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PostPosted: Tue Mar 12, 2013 7:46 am 
Old School Hero
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Location: Barrrkshire
I'm with shinobi how does that help, I admit I don't understand what I'm looking for when mating BB shafts to chain rings to rear cassette. I have either jut copied what was previously installed or taken the parts/advice from the local bike shop

But know I want to learn!

Any advice appreciated


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PostPosted: Tue Mar 12, 2013 8:02 am 
Windmilling for a Scotch Egg
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Location: Huddersfield, West Yorkshire
The chain line is the distance between the centre of the bike (normally centre of seat tube is where you can measure it) to the middle ring on a triple set up.
The longer the axle the further out the chainset will be from that centreline.
4mm can make a LOT of difference - I was trying to use a 122.5 on my Rocky Mountain and it all looked fine but I had no end of problems shifting into the granny ring. When I realised the furthest the mech would go (ie up against seat tube) still was no good I changed the BB for a 127mm one and all was fine.
Measure your current bikes to get a feel as to where the measurement is taken.


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PostPosted: Tue Mar 12, 2013 10:54 am 
Gold Trader
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That's the front. If it's a double, then centre frame line to between the two rings, for a single then ditto to centre of the teeth. With a multi-cog rear, then from centre of frame line (which you can work out from drop out spacing/hub offset) to middle cog.

If you want to see if front "matches" rear, then do what the fixed riders do - place a straight edge across face of the middle ring (if a triple) and see where it encounters the cluster. If it's near enough the middle then that will do.


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PostPosted: Tue Mar 12, 2013 12:20 pm 
Retro Guru
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So if you have just a frame and no previous components its still hit and miss which length to use ?

Cheers Paul


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PostPosted: Tue Mar 12, 2013 12:41 pm 
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No, not entirely! Most c'sets will fit most bikes/frames given the axle length recommended for that chainset.


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PostPosted: Tue Mar 12, 2013 12:53 pm 
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oldave wrote:
No, not entirely! Most c'sets will fit most bikes/frames given the axle length recommended for that chainset.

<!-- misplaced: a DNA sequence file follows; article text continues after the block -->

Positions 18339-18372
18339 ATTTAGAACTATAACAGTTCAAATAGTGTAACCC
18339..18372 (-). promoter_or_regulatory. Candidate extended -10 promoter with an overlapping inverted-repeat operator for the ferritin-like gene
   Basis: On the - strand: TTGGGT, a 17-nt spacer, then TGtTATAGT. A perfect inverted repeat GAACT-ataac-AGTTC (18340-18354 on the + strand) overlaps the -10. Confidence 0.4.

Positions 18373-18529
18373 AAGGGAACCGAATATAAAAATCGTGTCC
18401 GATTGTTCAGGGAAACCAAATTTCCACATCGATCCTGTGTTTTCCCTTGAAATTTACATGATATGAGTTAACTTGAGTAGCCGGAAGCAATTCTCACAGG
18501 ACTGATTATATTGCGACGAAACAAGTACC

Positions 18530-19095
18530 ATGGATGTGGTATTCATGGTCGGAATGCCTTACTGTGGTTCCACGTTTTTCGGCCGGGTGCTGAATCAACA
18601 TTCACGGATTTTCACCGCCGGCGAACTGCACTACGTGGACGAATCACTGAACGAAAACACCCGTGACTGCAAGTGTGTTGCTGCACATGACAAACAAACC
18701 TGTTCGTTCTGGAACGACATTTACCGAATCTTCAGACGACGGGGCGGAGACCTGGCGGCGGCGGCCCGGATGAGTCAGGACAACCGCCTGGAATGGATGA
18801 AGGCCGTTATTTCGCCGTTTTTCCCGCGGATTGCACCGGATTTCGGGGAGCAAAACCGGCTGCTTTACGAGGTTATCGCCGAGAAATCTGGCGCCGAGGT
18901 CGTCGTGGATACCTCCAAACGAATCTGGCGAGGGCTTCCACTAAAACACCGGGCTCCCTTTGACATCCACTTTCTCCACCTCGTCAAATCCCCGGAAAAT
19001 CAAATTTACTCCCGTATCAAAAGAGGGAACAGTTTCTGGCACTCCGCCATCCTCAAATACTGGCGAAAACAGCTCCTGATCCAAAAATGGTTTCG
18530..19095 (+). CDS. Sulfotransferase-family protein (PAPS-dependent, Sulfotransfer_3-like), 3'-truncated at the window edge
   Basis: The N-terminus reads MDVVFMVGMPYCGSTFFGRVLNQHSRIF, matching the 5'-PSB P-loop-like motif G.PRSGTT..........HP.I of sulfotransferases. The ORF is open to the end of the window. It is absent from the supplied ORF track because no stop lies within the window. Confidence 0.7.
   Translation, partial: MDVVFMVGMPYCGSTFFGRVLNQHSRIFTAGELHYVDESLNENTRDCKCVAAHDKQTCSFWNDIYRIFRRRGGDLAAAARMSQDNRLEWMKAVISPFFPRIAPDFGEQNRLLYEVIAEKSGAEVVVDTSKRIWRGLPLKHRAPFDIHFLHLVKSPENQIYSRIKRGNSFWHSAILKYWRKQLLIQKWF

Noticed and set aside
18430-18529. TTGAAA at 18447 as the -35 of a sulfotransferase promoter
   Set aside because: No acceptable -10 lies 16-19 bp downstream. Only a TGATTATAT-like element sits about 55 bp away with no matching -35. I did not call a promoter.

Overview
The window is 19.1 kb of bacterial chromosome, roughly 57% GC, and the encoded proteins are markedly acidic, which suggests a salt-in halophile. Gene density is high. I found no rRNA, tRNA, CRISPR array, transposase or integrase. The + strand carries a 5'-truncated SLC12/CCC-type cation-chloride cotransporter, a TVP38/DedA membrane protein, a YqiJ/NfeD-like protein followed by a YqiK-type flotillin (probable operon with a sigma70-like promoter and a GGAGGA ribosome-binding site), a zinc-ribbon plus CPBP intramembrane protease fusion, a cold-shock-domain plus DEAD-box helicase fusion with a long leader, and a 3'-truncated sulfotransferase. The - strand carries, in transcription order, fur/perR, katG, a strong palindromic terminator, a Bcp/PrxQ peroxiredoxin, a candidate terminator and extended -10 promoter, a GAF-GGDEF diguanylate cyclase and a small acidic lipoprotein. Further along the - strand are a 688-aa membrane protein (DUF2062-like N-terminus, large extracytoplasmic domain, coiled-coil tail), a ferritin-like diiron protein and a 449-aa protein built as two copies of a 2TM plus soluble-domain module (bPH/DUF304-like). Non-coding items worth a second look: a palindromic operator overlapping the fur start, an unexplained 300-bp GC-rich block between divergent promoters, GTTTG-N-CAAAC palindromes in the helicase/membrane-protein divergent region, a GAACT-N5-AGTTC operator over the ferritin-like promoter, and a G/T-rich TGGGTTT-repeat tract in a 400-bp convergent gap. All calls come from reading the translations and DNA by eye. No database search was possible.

Hi ,sorry what i ment was if you are gathering bits together for a build and you have no old bits to refer to then you could end up with two options for the same chainset depending on chainline , ie you could buy a 110mm then run into shifting problems and need a 113mm ?

cheers paul


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PostPosted: Tue Mar 12, 2013 9:57 pm 
retrobike rider
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shinobi wrote:
So if you have just a frame and no previous components its still hit and miss which length to use ?

Cheers Paul


No.
Get the length your chainset is specified for.
Retro, aim for 47.5, then move to 50mm if needed (and it's generally got a wide band front mech on the frame)
Modern, then why the hell you buying it ;)

(i.e. 47.5 is the spec, 50mm is an alternate spec.)

If you don't have the spec's, look or ask for them or look at the profile of the crank. It is the profile that determines the length.


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PostPosted: Wed Mar 13, 2013 9:42 am 
Retro Guru
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Location: worthing
FluffyChicken wrote:
shinobi wrote:
So if you have just a frame and no previous components its still hit and miss which length to use ?

Cheers Paul


No.
Get the length your chainset is specified for.
Retro, aim for 47.5, then move to 50mm if needed (and it's generally got a wide band front mech on the frame)
Modern, then why the hell you buying it ;)

(i.e. 47.5 is the spec, 50mm is an alternate spec.)

If you don't have the spec's, look or ask for them or look at the profile of the crank. It is the profile that determines the length.


Ahh i see , right , excuse me being a bit of a dumbass :lol:


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PostPosted: Wed Mar 13, 2013 9:44 am 
retrobike rider / Gold Trader
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Location: Bristle
in retroland the 50mm is (mainly) for fatter seat tubes.

since nowadays almost everything has a fatter seat tube, 50mm has become the standard


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PostPosted: Wed Mar 13, 2013 9:52 am 
Windmilling for a Scotch Egg
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My Dave Lloyd needed a 127mm BB for the DX chainset - 50mm chain line. And that had the skinniest tubes I've seen on an MTB!! ;-)


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